Controversial move to reopen Babylon
State board of antiquities and heritage believes site needs more protection
By Martin Bailey. Published online: 20 May 2009
LONDON. The Iraqi government plans to open Babylon to visitors on 1 June, according to news reports. Iraq’s state board of antiquities and heritage is opposing the move, on the grounds that the site needs further protection and investigation before being reopened. This follows the controversial reopening of Baghdad’s National Museum on 23 February, after a government decision to proceed with this, defying opposition from curators who felt that it was too early.
The reopening of Babylon also coincides with suggestions that modern additions to the site introduced by Saddam Hussein should eventually be removed. Iraqi deputy prime minister Dr Barham Saleh criticised the reconstruction of Babylon during a trip to London. On 30 April he visited the British Library, to meet chief executive Lynne Brindley and British Museum director Neil MacGregor. The Art Newspaper was the only media representative present when digitised historic records about Iraq were handed over to Dr Saleh and future cooperation with Iraqi archivists and curators was discussed.
Dr Saleh said that he had visited Babylon last year and was distressed to see that the ruins had been reconstructed in modern bricks, in “a poor imitation” of the original palace. Some of these bricks bear the name of Saddam Hussein, following in the footsteps of Nebuchadnezzar II, who stamped his inscription on the original bricks in around 600 BC. Many archaeologists regret the 1980s reconstruction of Babylon, although the modern walls do now help to protect the foundations of the ancient structure and give visitors an impression of the site.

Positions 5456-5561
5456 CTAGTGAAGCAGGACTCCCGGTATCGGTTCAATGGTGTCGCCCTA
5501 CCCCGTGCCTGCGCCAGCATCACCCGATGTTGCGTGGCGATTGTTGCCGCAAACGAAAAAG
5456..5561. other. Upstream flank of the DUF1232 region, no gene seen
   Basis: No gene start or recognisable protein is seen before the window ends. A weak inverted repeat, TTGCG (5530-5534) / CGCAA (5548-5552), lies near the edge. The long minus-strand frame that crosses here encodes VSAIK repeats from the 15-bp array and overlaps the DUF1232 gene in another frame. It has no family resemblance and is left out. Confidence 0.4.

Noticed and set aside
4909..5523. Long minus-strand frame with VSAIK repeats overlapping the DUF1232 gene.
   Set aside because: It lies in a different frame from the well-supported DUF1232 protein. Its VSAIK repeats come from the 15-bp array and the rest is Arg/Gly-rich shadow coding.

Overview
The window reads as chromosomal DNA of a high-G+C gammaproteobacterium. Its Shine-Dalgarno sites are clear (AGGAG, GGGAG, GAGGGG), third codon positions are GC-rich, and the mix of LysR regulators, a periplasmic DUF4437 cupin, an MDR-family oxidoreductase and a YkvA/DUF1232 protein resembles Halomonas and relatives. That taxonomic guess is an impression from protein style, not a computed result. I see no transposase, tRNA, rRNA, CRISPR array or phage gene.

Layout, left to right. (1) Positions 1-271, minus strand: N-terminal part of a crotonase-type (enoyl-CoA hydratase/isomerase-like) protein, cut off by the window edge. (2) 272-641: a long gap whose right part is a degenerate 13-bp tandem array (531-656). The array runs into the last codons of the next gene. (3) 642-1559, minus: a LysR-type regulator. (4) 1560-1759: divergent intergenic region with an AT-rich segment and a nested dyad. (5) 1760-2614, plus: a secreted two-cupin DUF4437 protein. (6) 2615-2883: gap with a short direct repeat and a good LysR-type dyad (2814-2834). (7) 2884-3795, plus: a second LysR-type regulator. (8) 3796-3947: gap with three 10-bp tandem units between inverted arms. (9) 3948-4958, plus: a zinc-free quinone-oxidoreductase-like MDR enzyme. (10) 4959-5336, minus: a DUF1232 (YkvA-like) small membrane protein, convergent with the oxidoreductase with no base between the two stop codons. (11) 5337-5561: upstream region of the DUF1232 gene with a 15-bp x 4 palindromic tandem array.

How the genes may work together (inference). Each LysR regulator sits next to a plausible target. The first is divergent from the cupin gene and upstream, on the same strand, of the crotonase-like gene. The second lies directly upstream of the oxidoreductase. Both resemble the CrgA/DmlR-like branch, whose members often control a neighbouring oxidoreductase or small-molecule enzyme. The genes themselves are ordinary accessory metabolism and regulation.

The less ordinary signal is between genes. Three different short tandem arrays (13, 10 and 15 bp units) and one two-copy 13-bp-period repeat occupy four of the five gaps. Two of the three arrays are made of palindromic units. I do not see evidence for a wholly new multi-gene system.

Babylon was recently visited by British Museum curator Dr John Curtis, who was there on 21-23 February, with transport and armed protection provided by American forces. The trip was under the auspices of Unesco, which is expected to release his report very shortly. Dr Curtis found considerable evidence of damage caused by the occupation by US military forces in 2003-04 and subsequent neglect.
Meanwhile, in Baghdad, the Iraqi government has transferred responsibility for the state board for antiquities and heritage from the ministry of tourism to the ministry of culture.
This follows a row in February when minister of tourism Dr Qahtan al Jibori ordered the reopening of the National Museum, against the advice of Dr Amira Edan, who was chairman of the state board of antiquities and heritage and also director of the museum. She was then sacked as chairman, while retaining her position as museum director. The museum was partially reopened, although access is still normally restricted to VIPs and groups. Last month rumours circulated that Dr Edan had received a threatening telephone call, telling her to resign as director of the National Museum.
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